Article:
Northwestern Pennsylvania Supports Coordination
The Intellectual Disability division at Erie County Care Management (ECCM) strives to help individuals with an intellectual disability achieve a more meaningful and productive life. ECCM works closely with state and local government agencies as well as direct service providers as the “center of the system”.
Following the “Everyday Lives” approach, our supports coordinators will help individuals navigate their way through a system designed to meet their needs in a community setting, often in their own homes. Supports coordinators will work with individuals and families to identify desired life goals and work to find service providers to achieve these outcomes.
Services beyond supports coordination are usually paid through one of two Pennsylvania waivers for individuals with intellectual disabilities: the Consolidated Waiver or the Personal/Family Directed Supports Waiver. The availability of these two waivers is limited and capacity is set by the Pennsylvania Office of Developmental Programs. ECCM is charged with managing the available slots to maximize the overall number of people who can be served.
Each individual's needs are addressed and those needs are then prioritized, taking into consideration various factors about current service openings, allowing us to find the best fit for existing vacancies.
As per ODP Guidelines:
Eligibility for intellectual disability services requires a diagnosis of an intellectual disability based on the results of objective standardized testing. An intellectual disability is a permanent condition that affects a person's ability to learn and function in daily life that occurs in the developmental period. A diagnosis of an intellectual disability requires that both a person's general intelligence and ability to function in daily life are significantly below average. These two conditions may be present at birth or occur in the developmental period defined as prior to the person's 22nd birthday.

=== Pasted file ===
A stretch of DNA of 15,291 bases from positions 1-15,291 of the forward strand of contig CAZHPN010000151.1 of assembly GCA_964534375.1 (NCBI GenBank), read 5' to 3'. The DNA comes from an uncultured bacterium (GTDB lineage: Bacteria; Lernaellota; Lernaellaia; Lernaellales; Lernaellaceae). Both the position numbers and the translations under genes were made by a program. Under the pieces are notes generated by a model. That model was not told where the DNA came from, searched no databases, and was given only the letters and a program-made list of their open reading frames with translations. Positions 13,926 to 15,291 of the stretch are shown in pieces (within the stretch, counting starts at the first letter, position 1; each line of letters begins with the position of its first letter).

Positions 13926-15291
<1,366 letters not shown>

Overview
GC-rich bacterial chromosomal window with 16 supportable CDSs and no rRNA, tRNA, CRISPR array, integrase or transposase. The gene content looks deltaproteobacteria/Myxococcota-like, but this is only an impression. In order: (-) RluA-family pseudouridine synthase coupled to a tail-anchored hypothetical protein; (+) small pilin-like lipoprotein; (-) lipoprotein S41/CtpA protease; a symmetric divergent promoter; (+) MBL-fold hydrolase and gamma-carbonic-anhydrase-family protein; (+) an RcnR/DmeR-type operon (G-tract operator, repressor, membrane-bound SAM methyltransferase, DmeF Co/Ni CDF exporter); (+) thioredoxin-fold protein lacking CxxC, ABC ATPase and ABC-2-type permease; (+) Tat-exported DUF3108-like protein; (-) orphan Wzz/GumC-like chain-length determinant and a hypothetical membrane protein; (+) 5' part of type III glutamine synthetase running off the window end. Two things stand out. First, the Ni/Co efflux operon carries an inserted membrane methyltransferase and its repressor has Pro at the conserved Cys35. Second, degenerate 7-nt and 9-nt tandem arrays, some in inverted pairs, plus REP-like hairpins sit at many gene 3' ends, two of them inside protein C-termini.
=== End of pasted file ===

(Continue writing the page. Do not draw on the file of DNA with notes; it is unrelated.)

As the "center of the system", ECCM's intake department will initially meet with all individuals seeking intellectual disability services to begin the process of deciphering and navigating these guidelines and bettering their lives. Referrals can come from a number of sources, including the individual or their family. At the point of initial contact, our staff will explain the process, collect demographic data, and may request other documentation such as birth certificates and social security cards.
After the initial meeting, follow up activities include review and documentation of the individual’s educational, medical, social and psychiatric histories as well as a general review of the individual’s current supports and service needs. The intellectual disability intake staff will then follow up with a determination of eligibility and a right to appeal if the individual is deemed ineligible.
An intellectual disability involves substantial impairment to an individual's level of intellectual functioning (cognitive abilities such as learning, reasoning, and problem-solving) and/or adaptive behavior (ability to be socially, physically, and practically self-sufficient in society). An IQ (Intelligence Quotient) test score of below 75 is typically a strong indicator of intellectual disability. The onset is before age 18.
Through a County Mental Health/Intellectual Disabilities office (such as Erie County Care Management). Our team will gather information pertaining to the individual's educational, medical, social, and psychiatric histories and current supports needs. If approved, he or she will then be assigned to an intellectual disabilities supports coordinator, who will help direct the individual to the appropriate resources to lead his or her healthiest and most productive life.
An Individual Support Plan is a person-centered document that establishes a strategical framework for an individual's care. Upon intake, the intellectual disabilities support coordinator will build a comprehensive profile of the individual, following the Individual Support Plan blueprint, to tailor care to the individual's unique and specific needs.
Of course. People living with intellectual disabilities attend classes, volunteer in the community, and sometimes even hold part-time jobs. Your intellectual supports coordinator will work to find and maximize opportunities for your loved one based on the findings revealed in the Individual Support Plan and progress made through our various mental health programs.